Wednesday, January 12th, 2011
Board members seek input from village contractors
By William Kincaid
FORT RECOVERY - Several village contractors will be asked to share their thoughts and opinions with school officials about renovation of the high school.
Board members on Tuesday evening spent over an hour in a work session discussing facility needs.
District voters in November overwhelmingly defeated a levy that would help pay for the construction of a $10.8 million high school with state funding assistance.
Board members agreed that doing nothing is not an option and decided to ask 14 builders and contractors to attend a meeting likely to be held at the end of the month with officials from the school and Garmann/Miller & Associates, Minster. They hope the professionals can aid in developing, as well as lend credibility to, a renovation plan of the high school.
Board member Dan Kahlig said there is a risk that the contractors will not come to a consensus.
"It's still going to be the board's responsibility," board member Jack Staugler said about future action.
Recent surveys show there are many different reasons why people feel the levy failed. Treasurer Lori Koch expressed frustration at trying to come to a decision that would be accepted by more people.
"To me, there's absolutely no way that running the same levy would result in a different result in May - not unless something very drastic happens," Staugler said, adding that it would be foolish to waste time on an option that residents don't want.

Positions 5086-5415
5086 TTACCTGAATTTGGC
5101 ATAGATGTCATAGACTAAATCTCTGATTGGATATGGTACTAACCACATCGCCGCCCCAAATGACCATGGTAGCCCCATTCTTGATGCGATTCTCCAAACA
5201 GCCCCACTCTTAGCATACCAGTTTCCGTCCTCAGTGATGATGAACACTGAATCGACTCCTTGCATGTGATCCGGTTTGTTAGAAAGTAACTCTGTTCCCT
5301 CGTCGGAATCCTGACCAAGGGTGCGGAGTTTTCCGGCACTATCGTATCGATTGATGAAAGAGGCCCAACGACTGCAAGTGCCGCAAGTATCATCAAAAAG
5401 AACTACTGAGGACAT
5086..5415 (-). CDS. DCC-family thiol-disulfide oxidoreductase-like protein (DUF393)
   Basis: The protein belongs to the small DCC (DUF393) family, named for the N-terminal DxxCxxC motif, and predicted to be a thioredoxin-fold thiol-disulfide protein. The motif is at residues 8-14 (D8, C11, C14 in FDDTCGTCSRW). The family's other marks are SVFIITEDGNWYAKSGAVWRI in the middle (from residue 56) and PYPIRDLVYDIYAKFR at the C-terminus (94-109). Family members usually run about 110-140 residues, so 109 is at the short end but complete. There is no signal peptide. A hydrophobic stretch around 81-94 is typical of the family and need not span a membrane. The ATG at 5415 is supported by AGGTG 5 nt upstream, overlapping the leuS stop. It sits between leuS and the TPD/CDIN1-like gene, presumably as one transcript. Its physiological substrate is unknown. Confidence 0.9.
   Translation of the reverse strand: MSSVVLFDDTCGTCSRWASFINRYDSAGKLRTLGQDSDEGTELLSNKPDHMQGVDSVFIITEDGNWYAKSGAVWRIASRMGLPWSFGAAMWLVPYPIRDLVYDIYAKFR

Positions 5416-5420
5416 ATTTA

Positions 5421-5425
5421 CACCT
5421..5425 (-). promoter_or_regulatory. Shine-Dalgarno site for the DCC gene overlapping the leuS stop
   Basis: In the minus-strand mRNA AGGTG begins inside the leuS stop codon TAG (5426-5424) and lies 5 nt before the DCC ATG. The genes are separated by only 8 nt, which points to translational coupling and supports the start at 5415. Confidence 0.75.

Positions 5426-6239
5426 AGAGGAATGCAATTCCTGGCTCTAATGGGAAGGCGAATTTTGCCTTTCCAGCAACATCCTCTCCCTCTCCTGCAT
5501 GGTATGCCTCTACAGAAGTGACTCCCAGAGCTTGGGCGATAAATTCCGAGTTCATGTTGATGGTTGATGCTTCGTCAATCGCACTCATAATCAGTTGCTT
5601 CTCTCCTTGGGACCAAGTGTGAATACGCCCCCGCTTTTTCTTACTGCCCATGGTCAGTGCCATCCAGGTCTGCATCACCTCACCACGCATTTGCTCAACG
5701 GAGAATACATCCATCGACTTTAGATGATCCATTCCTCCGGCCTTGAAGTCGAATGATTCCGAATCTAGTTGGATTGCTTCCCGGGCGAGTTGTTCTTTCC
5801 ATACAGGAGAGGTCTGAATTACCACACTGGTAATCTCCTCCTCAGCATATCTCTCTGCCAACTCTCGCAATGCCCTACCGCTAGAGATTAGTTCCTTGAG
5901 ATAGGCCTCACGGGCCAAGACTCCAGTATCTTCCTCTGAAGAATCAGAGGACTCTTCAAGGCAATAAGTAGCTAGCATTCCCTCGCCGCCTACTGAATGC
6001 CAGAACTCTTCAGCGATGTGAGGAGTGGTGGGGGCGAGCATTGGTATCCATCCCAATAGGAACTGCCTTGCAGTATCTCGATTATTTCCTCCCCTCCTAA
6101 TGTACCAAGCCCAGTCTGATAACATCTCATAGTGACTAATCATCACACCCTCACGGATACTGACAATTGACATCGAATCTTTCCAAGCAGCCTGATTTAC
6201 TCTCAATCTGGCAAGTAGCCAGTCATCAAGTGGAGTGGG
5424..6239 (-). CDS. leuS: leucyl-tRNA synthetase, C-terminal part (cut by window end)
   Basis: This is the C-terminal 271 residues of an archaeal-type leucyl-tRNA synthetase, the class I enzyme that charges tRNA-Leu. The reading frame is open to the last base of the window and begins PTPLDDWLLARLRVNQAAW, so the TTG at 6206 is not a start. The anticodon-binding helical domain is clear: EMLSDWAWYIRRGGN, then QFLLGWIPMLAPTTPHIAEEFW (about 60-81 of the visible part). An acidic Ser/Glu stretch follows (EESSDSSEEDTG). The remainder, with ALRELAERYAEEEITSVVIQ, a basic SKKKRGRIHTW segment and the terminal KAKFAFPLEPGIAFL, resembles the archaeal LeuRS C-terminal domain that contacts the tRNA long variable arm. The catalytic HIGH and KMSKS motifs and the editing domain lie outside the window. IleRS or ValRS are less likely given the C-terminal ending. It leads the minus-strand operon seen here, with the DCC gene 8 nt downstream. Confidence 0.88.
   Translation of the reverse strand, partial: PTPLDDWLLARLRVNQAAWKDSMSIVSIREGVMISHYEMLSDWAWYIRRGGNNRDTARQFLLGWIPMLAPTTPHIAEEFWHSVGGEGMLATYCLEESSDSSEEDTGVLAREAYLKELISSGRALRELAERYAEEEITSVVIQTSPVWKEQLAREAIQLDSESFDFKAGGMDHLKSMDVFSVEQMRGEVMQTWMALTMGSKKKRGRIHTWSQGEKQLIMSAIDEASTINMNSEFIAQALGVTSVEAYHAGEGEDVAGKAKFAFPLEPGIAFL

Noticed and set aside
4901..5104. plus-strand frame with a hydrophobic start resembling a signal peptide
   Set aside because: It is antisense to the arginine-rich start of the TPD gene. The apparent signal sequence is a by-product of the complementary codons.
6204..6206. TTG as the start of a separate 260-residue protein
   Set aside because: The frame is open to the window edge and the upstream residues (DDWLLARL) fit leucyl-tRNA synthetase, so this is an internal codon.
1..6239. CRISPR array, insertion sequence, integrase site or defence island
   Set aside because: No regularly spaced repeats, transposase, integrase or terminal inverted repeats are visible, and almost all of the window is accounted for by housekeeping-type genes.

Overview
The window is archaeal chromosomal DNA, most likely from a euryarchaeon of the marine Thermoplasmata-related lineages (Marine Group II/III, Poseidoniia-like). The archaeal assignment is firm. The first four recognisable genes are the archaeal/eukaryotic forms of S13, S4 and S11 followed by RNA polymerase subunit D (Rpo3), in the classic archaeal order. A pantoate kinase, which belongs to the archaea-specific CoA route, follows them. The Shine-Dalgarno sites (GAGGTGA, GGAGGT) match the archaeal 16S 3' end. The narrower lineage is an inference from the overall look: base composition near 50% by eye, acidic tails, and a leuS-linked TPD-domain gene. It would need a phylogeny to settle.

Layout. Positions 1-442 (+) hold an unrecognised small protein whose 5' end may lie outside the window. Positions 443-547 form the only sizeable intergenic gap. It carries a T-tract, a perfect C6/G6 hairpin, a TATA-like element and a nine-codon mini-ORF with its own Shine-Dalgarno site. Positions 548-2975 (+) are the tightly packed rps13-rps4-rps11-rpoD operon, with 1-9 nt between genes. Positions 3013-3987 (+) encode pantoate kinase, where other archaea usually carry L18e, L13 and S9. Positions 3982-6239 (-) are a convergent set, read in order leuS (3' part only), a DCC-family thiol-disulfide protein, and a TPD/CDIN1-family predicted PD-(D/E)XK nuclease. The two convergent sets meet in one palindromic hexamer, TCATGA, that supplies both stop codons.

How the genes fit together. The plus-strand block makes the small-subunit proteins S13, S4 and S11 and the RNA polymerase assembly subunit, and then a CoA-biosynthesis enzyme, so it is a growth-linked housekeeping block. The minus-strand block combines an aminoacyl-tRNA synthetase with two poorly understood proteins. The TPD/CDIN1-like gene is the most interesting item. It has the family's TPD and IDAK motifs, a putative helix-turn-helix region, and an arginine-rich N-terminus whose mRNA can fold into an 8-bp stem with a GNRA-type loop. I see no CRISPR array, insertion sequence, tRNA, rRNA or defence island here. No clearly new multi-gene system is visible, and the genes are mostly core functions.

Newly-elected board president Dave Hull said he is torn on the issue, explaining he believes a new high school would save money over 25 years and provide great benefits.
"I just think that's the best long-term decision for the school," he said, adding it's hard to let go of that conviction.
Asked how he would go about keeping the option alive, Hull said he didn't know and said he isn't against renovating the current high school.
"I'm not opposed to anything," he said.
Board member Ginny Fortkamp suggested the board wait to put the levy back on the ballot until August when there may be a change of heart among voters. The chance of the levy's passing this summer would be slim to none, board member Steve Wendel responded.
The board also discussed asking the Ohio School Facilities Commission (OSFC) - which is offering the district $5.5 million to build a 47,000-square-foot high school onto the elementary/middle school building - to change the scope of the project. Superintendent Pat Niekamp said OSFC officials will not like the idea, but may consider it.
Koch said if the district doesn't pass a levy this year to secure the necessary $5.3 million in local tax dollars, the project is considered "lapsed." Any future project after becoming a lapsed district would require that taxpayers first front money before OSFC would match that contribution.
Currently, OSFC is fronting the money and waiting for the district to come up with its match, she said.
According to an assessment from Garmann/Miller & Associates, the current high school - with portions dating back to 1935 - needs a $2.28 million HVAC replacement, $171,000 worth of new roofs, a $250,000 electrical system upgrade and $250,000 in technology improvements. It would cost the district $4.8 million to renovate the facility to extend its life another 30 to 40 years.